320ci Side-Valve Inline 8-Cylinder Engine
120bhp at 3,200rpm
3-Speed Manual Transmission
Front and Rear Leaf Spring Suspension
4-Wheel Servo-Assisted Drum Brakes
*Desirable open Coupe Roadster coachwork
*High quality Packard from the peak of the Classic Era
*Sold new in Hollywood, California
*A complete restoration project with rewarding endgame
THE 1936 PACKARD
Packard watershed styling of 1932 was a fleeting moment of perfection as industry priorities were changing rapidly. The market was demanding quieter smoother riding cars and drivers were expecting cars with lighter steering and better brakes. Wheels began to shrink – the stately 20" quickly gave way to 17" wheels and fenders gained skirting to hide the empty space of the lost wheels. Up to 1934 the bodies were basically designed for the earlier 1930-32 era cars and the fenders and noses were changed to blend the two. For 1935 a new line of bodies and fenders better embraced the lower frames and smaller wheels.
In 1936 everything came together perfectly. A new beautifully designed nose and wonderfully proportioned bodies mated to fenders with exquisite lines and handsome curved lower edge. All combined into a package that one would have expected to see the tags of LeBaron or Dietrich on the side of but like much of Packard's finest coachwork it came from in house. The resulting cars have a feel of overall perfection that the 9th series had in '32 but on a chassis that performed worlds ahead of its predecessors. The steering is very light but positive, the hydraulic brakes are excellent, the transmission a delight and the legendary powerplants does not disappoint in power, smoothness and silence.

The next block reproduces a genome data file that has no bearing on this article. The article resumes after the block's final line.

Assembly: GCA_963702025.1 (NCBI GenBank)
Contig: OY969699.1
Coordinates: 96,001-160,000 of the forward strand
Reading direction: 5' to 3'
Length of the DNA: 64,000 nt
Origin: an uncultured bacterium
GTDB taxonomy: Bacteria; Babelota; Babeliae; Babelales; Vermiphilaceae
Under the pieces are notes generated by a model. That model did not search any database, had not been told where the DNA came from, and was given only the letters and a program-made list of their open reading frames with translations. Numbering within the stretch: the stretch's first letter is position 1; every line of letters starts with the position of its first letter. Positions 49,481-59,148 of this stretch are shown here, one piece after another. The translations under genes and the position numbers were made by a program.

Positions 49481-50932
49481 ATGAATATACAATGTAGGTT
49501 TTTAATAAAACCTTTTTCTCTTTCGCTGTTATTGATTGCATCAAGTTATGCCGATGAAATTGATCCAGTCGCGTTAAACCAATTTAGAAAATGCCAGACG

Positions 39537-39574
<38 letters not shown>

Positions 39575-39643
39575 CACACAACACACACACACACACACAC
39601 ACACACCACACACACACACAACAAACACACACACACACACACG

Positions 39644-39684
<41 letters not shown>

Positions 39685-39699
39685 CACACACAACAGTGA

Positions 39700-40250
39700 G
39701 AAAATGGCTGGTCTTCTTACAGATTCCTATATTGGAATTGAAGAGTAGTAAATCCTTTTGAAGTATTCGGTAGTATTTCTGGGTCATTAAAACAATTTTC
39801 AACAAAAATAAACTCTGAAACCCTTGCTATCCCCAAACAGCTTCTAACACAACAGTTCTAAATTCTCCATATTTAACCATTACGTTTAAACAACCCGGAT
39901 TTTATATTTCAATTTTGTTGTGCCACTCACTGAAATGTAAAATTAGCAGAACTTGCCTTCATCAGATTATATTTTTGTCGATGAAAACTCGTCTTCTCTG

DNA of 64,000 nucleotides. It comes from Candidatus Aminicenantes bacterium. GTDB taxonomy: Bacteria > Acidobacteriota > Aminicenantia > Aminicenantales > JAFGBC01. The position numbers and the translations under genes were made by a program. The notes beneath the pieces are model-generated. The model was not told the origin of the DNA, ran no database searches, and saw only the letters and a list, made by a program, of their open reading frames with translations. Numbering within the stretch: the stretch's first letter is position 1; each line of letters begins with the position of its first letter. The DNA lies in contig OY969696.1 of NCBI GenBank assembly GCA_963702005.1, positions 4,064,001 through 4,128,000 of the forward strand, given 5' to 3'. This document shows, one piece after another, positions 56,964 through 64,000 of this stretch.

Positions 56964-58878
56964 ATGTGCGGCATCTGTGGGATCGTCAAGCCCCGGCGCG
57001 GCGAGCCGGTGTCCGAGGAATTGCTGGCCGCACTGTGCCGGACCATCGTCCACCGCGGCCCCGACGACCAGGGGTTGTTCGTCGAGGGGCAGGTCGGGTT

THE MOTORCAR OFFERED
This 1936 Packard Eight Model 1401 Coupe Roadster is ripe for a full restoration and must be one of the last examples of Classic Era Packards left unrestored. According to the data plate attached to the firewall, the prominent Packard was sold new by WH Collins, the official Packard agency for Hollywood, California. Although the early history remains unknown, the Packard was later acquired by Robert 'Bobby' McGowan of Branford, CT. Indeed in need of a full restoration, the Packard is largely complete, and deserves to be brought back to its former glory.